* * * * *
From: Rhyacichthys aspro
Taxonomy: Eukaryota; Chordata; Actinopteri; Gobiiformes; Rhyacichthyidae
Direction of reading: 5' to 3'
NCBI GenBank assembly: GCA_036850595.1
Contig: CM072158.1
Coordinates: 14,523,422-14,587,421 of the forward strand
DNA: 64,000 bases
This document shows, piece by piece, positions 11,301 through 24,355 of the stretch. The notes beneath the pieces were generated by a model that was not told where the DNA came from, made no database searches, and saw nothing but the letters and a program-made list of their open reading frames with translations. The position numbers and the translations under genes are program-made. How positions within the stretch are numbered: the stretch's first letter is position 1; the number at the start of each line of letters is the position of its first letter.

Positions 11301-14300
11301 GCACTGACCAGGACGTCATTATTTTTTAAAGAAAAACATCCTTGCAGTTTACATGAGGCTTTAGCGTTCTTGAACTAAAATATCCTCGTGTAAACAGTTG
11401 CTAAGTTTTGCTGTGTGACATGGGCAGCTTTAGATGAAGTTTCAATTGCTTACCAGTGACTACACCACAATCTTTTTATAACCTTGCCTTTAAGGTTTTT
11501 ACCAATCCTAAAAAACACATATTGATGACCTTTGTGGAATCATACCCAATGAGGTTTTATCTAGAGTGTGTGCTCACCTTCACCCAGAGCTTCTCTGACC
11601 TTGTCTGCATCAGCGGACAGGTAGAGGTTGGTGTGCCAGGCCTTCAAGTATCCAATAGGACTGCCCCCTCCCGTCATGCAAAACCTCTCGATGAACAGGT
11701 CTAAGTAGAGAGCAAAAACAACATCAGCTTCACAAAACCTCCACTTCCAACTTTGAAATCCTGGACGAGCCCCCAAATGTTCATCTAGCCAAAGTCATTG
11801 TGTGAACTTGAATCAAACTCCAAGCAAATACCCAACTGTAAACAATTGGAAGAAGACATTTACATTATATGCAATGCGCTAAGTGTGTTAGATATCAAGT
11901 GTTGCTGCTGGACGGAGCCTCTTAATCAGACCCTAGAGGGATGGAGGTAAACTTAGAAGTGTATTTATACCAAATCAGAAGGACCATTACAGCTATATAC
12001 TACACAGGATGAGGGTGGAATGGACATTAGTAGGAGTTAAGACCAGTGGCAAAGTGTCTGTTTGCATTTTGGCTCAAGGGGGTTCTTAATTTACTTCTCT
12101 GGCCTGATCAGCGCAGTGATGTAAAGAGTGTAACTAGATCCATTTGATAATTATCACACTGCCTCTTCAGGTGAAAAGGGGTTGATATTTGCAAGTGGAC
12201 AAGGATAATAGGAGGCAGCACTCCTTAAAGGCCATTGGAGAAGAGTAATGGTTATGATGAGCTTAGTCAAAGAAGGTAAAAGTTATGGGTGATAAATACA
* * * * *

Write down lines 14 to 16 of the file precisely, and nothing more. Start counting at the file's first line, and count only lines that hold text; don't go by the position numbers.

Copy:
11701 CTAAGTAGAGAGCAAAAACAACATCAGCTTCACAAAACCTCCACTTCCAACTTTGAAATCCTGGACGAGCCCCCAAATGTTCATCTAGCCAAAGTCATTG
11801 TGTGAACTTGAATCAAACTCCAAGCAAATACCCAACTGTAAACAATTGGAAGAAGACATTTACATTATATGCAATGCGCTAAGTGTGTTAGATATCAAGT
11901 GTTGCTGCTGGACGGAGCCTCTTAATCAGACCCTAGAGGGATGGAGGTAAACTTAGAAGTGTATTTATACCAAATCAGAAGGACCATTACAGCTATATAC